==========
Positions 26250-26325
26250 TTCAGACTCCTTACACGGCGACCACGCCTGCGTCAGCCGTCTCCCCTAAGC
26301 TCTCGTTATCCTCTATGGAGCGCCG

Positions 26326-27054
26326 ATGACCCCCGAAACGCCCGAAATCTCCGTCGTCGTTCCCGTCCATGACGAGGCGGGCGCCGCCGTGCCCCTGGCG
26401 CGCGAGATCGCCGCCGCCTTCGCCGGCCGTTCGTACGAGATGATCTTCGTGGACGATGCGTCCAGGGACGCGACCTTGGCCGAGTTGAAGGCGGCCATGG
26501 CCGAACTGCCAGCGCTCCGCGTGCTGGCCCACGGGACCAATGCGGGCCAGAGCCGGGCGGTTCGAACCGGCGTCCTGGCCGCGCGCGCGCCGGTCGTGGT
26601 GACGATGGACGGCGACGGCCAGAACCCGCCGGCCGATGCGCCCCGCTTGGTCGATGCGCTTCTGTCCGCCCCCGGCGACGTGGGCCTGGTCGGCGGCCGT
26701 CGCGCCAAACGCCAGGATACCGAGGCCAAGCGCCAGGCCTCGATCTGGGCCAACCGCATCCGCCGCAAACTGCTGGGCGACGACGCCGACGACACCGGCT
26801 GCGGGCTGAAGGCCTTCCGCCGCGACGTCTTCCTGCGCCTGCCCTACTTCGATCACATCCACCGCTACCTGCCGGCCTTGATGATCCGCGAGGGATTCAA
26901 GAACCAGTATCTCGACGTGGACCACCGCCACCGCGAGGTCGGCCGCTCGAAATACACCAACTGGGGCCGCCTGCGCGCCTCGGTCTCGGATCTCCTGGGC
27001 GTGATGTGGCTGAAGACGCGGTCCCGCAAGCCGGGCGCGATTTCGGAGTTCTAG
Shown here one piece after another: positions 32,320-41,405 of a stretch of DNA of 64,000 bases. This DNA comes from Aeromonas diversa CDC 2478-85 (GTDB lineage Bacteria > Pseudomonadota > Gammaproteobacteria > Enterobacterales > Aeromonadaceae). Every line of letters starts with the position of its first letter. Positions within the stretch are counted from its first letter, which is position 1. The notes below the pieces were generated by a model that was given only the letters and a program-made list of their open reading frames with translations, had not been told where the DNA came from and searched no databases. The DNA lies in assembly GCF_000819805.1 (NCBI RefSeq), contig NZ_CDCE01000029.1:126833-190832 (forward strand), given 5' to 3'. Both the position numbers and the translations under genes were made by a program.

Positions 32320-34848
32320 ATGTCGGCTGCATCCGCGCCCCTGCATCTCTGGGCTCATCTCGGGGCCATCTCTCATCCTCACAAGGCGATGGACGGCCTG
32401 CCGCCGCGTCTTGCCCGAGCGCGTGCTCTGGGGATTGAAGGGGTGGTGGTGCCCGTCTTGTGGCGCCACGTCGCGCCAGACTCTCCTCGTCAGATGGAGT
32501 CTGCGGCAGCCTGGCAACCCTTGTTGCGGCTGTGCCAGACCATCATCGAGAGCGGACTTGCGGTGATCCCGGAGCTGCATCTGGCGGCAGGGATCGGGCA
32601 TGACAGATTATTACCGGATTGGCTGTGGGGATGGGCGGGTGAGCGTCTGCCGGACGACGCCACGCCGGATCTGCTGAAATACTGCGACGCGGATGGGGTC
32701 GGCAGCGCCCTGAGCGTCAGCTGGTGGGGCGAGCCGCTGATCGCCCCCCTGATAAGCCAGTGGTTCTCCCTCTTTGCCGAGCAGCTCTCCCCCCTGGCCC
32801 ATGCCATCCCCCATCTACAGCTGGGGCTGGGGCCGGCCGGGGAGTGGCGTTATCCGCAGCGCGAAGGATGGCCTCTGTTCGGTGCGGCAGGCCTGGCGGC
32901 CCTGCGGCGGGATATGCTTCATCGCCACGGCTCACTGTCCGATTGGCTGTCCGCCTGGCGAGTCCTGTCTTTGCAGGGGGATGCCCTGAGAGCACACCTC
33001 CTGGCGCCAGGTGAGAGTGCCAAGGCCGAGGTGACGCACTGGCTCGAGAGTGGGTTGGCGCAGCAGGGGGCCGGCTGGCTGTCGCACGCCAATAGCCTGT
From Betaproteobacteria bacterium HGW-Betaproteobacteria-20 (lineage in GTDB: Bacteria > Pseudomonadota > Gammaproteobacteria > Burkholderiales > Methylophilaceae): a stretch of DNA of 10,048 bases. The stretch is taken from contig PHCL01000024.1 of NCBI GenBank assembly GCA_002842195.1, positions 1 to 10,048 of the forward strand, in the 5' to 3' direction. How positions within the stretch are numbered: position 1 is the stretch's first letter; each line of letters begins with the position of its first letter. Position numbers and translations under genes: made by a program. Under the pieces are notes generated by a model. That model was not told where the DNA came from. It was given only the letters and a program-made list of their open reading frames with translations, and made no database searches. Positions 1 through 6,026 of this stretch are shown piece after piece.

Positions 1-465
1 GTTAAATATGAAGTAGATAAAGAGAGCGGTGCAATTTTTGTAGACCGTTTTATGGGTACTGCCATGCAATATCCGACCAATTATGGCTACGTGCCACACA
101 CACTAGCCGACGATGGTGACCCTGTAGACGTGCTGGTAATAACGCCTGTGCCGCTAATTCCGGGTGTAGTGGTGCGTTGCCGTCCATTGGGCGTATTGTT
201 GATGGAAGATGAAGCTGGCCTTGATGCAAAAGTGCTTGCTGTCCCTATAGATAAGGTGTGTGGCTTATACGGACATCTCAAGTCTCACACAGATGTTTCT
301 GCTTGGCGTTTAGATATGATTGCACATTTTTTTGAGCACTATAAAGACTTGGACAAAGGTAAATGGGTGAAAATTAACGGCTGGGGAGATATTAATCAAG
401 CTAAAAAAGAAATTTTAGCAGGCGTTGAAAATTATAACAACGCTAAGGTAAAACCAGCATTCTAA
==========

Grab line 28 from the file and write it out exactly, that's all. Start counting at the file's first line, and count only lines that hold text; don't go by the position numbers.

301 GCTTGGCGTTTAGATATGATTGCACATTTTTTTGAGCACTATAAAGACTTGGACAAAGGTAAATGGGTGAAAATTAACGGCTGGGGAGATATTAATCAAG